Big Little Recipes

This 4-Ingredient Apple Cake Is As Easy As It Gets

September 24, 2019

A Big Little Recipe has the smallest-possible ingredient list and big everything else: flavor, creativity, wow factor. Psst—we don't count water, salt, black pepper, and certain fats (specifically, 1/2 cup or less of olive oil, vegetable oil, and butter), since we're guessing you have those covered. Today, we’re making an apple cake you’ll make on repeat all fall.

Of all the apple cakes on our site, the most popular one comes by way of our Genius column, and an unknown person named Teddie. Who is Teddie? “We don't know,” Kristen Miglore wrote. “This marks the first recipe in our series with an anonymous genius.”

While its creator stayed mysterious, the genius of the recipe itself was clear. Teddie’s Apple Cake is rich, tender, and moist. But to get there, you’ll need 10 ingredients: all-purpose flour, vegetable oil, granulated sugar, eggs, cinnamon, baking soda, vanilla extract, apples, walnuts, and raisins.

So what if I told you that we could drop that number to four? And that we could skip the oil altogether? And the baking soda, too?

It’s easy to assume that, without any fat, a cake would turn out dry (or, at least, not that exciting to be around). And it’s even easier to assume that, without any leavener, a cake would be as flat as a cracker. But in reality, neither is true.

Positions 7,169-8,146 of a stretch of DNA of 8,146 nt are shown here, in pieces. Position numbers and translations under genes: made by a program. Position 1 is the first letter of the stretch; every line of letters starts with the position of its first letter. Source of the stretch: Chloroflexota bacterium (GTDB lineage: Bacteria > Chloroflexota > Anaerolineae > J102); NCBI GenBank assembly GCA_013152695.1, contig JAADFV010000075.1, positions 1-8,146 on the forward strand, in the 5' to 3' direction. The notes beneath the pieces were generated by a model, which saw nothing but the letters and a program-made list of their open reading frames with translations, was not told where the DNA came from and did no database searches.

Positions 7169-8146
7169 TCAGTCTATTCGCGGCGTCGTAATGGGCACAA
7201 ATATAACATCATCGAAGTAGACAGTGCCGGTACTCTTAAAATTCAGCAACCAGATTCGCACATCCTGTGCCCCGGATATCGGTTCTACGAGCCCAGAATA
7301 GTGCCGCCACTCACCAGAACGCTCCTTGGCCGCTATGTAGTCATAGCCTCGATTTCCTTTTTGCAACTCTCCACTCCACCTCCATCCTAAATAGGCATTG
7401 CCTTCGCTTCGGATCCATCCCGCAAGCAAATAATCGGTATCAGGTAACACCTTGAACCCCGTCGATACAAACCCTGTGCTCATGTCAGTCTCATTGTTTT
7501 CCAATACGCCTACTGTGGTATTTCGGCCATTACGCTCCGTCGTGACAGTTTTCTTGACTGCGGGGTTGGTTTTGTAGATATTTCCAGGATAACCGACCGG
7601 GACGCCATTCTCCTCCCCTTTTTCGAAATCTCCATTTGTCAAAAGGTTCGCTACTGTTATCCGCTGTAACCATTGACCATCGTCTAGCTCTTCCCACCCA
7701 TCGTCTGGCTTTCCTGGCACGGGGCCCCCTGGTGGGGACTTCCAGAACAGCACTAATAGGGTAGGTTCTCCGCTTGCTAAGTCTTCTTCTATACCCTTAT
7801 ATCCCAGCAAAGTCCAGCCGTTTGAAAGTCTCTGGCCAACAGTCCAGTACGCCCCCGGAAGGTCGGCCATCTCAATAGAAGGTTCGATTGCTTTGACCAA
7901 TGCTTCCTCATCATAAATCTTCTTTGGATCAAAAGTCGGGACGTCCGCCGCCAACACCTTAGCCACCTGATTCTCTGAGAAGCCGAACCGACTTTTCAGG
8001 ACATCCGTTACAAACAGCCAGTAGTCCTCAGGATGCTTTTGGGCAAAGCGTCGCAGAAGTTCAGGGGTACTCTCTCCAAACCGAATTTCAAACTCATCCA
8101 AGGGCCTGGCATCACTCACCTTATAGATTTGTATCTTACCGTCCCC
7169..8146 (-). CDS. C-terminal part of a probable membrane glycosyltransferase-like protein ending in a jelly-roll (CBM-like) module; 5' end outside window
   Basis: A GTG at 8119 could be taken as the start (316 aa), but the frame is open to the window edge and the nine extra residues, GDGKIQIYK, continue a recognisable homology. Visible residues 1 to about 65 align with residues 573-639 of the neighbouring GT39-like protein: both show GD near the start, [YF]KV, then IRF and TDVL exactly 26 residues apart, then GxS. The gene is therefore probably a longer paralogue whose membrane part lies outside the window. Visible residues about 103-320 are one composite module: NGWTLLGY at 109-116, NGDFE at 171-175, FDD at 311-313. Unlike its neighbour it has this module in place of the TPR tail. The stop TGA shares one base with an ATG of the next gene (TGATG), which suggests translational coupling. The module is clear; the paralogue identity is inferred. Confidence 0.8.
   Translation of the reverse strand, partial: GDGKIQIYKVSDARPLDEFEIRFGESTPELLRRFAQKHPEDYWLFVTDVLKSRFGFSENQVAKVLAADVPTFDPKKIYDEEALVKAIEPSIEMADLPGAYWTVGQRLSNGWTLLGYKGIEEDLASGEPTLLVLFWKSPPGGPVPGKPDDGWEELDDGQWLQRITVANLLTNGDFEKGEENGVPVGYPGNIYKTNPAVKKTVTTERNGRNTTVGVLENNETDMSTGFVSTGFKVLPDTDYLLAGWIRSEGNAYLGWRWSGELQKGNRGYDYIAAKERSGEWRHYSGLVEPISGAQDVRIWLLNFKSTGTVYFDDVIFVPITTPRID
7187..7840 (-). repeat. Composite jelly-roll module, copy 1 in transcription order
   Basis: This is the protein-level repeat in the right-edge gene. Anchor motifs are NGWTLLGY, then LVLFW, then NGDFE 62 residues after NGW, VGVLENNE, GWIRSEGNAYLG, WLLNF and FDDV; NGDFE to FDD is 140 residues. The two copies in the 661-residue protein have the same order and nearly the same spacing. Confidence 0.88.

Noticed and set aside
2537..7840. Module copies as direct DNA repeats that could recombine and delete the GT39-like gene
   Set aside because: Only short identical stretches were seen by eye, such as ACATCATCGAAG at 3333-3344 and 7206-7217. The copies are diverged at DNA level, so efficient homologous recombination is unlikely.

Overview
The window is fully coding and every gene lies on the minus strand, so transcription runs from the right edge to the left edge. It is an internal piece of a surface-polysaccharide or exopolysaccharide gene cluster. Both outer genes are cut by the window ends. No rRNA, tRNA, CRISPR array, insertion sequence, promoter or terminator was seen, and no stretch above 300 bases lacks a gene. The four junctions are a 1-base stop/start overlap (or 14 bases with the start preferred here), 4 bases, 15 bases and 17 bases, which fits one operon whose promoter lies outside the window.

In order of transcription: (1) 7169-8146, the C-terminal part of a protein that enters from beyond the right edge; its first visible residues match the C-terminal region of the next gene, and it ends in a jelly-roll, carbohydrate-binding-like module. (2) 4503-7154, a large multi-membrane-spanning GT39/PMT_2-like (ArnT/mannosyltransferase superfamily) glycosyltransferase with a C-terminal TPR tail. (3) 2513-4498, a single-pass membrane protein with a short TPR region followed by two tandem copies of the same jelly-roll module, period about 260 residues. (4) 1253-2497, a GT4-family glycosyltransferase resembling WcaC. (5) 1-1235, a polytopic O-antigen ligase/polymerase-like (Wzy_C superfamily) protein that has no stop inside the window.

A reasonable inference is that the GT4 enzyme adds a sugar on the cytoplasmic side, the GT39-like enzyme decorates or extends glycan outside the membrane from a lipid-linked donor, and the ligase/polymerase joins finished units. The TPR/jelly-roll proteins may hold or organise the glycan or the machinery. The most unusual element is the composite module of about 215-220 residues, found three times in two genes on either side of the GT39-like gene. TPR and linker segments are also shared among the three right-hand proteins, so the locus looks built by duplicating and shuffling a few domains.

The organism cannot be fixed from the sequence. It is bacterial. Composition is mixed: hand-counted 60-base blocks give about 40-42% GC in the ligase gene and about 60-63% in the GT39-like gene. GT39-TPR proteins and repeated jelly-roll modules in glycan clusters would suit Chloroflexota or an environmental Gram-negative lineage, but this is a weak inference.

Join The Conversation

Top Comment:
“Also, I have gluten free guests coming soon - what flour would you recommend in place of the white whole wheat for a similar consistency? Thank you!”
— Ellen D.

If you don’t believe me, just ask angel food cake, which is little more than flour, sugar, and whipped egg whites. Or dive into a The Great British Baking Show marathon, and keep an ear out for a “fatless sponge” (more whipped egg whites).

While those classics can be tricky, this four-ingredient apple cake is anything but. Because instead of separating eggs and whipping their whites and streaming in sugar (slowly! do it slowly!), you simply crack whole eggs into a stand mixer, dump in some sugar, and let the machine do its thing.

The inspiration is Russian apple sharlotka. In Food & Wine’s version, there are flavorings like cinnamon, nutmeg, almond extract, and lemon juice. In Smitten Kitchen’s, vanilla extract and a shake of cinnamon at the end. In both, however, the core ingredients stay the same: all-purpose flour, granulated sugar, eggs, and apples.

This cake doesn't need butter or oil to be moist and decadent. For that, we have apples. Photo by James Ransom. Prop stylist: Amanda Widis. Food stylist: Olivia Mack McCool.

Here, that template is our guide—but switching up the first two ingredients changes everything. Instead of using all-purpose flour, we’ll use white whole-wheat. As writer and whole grain expert Maria Speck explains, “White whole wheat is a true whole grain, but milled from a different wheat variety that’s lighter in color than regular whole wheat flour.” Which is to say, white whole-wheat is nutty and flavorful, but not nutty or flavorful enough to be distracting. We’ll also replace the sugar. Instead of granulated, which is as neutral in flavor as it is in color, we’ll call in light brown, which has the same outgoing personality as toffee.

These two simple swaps make additions like spices and extracts utterly unnecessary. Which leaves us with white whole-wheat flour, brown sugar, eggs, and apples (plus salt for contrast). That’s it. I love when such a small ingredient list adds up to something so big.